Canada’s chief public health officer said Tuesday she is preparing for the possibility of a variant emerging in Canada that could have “very distinct immune escape,” one that vaccines or treatments don’t work against and can evade protection against severe illness.

“That’s one of the worst case scenarios,” Dr. Theresa Tam said during an appearance before MPs on the Commons health committee. “We haven’t detected one of those yet, but we need to be prepared for the potential.”

Chief Public Health Officer of Canada Dr. Theresa Tam takes part in a videoconference during a news event on the COVID-19 pandemic. (Justin Tang/Canadian Press)

‘Sleepwalking on a tightrope’

Prime Minister Justin Trudeau this week urged Canadians to get both their flu shots and COVID-19 boosters as soon as possible, in order to avoid the need for further precautions and alleviate pressure on the health-care system this fall and winter.

“If we are able to get a high enough level of vaccination, we reduce the danger of having to take other health measures to make sure that we’re all safe and not overloading our hospitals,” Trudeau said at an announcement in Kanata, Ont., on Monday.

But Canadians are lagging on boosters, with just 18 per cent of the population opting for a shot in the past six months and just over 50 per cent getting any booster at all — even with updated bivalent vaccines available that target Omicron and the dominant BA.4 and BA.5 strains.

“We’re sleepwalking on a tightrope these days,” said Dr. David Naylor, who led the federal inquiry into Canada’s national response to the 2003 SARS epidemic and now co-chairs the federal government’s COVID-19 Immunity Task Force.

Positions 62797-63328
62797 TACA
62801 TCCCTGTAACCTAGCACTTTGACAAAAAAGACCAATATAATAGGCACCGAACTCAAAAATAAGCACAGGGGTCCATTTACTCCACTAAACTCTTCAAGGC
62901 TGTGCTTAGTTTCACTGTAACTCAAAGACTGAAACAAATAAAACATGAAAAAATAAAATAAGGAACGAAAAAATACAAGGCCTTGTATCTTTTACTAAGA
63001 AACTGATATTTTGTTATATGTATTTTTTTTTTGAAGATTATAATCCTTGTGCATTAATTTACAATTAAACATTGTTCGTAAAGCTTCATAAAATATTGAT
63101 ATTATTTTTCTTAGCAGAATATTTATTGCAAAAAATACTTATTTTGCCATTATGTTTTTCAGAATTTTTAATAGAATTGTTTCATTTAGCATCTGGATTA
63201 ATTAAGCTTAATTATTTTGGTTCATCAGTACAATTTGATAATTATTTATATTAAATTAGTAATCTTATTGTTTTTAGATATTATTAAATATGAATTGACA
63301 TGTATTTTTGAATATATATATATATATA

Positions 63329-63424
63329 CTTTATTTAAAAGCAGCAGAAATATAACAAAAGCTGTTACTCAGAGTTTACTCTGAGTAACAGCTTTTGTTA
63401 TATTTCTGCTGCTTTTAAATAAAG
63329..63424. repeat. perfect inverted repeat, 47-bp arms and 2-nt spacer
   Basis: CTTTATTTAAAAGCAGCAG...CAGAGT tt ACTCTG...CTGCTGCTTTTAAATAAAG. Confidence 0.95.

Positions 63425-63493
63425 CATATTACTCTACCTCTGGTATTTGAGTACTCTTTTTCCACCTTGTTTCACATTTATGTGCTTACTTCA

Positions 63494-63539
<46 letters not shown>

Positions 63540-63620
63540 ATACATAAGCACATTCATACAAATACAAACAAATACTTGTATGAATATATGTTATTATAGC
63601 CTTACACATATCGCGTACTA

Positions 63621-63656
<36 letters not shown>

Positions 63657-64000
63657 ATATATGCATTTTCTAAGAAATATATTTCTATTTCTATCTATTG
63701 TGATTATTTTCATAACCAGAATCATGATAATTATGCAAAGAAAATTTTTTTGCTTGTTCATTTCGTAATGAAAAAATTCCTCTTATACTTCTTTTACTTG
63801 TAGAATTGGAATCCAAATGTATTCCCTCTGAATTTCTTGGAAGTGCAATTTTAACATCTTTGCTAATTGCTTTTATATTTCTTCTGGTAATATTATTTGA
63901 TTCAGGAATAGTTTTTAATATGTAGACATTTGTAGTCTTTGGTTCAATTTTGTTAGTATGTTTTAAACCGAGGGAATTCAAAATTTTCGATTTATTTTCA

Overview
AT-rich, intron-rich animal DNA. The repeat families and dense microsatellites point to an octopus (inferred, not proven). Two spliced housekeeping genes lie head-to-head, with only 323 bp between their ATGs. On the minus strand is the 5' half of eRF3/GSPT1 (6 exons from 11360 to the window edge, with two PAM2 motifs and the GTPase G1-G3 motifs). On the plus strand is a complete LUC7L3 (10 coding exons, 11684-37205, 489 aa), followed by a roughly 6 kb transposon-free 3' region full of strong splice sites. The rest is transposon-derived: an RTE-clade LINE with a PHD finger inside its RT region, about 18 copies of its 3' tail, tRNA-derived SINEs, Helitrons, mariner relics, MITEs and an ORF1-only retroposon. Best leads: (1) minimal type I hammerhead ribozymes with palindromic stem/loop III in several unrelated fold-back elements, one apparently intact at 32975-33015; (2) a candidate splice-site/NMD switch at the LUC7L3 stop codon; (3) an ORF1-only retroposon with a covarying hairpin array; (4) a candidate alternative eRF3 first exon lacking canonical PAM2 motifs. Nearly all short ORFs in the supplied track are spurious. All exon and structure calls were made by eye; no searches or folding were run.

“There were high hopes that the availability of the new bivalent boosters would strongly motivate those who have not had a third shot. That hasn’t materialized, and it’s cause for concern — especially if Omicron were ever to mutate towards greater immune evasiveness and increased virulence.”

Naylor said if a variant that carries significant risk of severe outcomes takes off and begins to overload our precarious health-care systems, the failure to impose selective mask mandates would be a major dereliction of public health and political leadership.

Ontario’s Chief Medical Officer of Health Dr. Kieran Moore said last week that he would recommend the return of mask mandates if the province’s health care system becomes too strained — just as Ontario reported the single highest weekly death count since early May.

“We don’t have enough people taking up the vaccine, most people don’t want to wear masks anymore — the circumstances exist that are ripe for an overrun of our health-care system,” said Arts, at the University of Western.

“I don’t know what the magic answer is except for mandates and people don’t want mandates so I think we’re in for a long winter.”

People cross the street in front of the Legislative Assembly of Ontario in Toronto on April 27. Ontario’s Chief Medical Officer of Health Dr. Kieran Moore said last week that he would recommend the return of mask mandates if the province’s health care system becomes too strained. (Evan Mitsui/CBC)

Vaccines best protection against future surge

But despite a recent lack of urgency from the public to get vaccinated and mixed messaging from public health officials to encourage increased uptake, the time to prepare for COVID and flu season is now — and vaccines are still our best line of defence.

The National Advisory Committee on Immunization (NACI) recommends most Canadian adults should be waiting up to six months or so before getting another shot, or around three months in situations where the risk of serious illness is higher.

“No matter how many doses you’ve had previously, as long as it’s been at least three months from your last dose and at least a month or so from a known infection, you should be getting your bivalent booster now,” B.C. Provincial Health Officer Dr. Bonnie Henry told CBC News in a phone interview.

“Getting a booster dose now is really, really important for these next few months.”

Dr. Allison McGeer, a medical microbiologist and infectious disease specialist at Toronto’s Mount Sinai Hospital, said the lack of booster uptake in Canada has been “worrying” so far, which she attributes to confusion over messaging around waiting three or six months.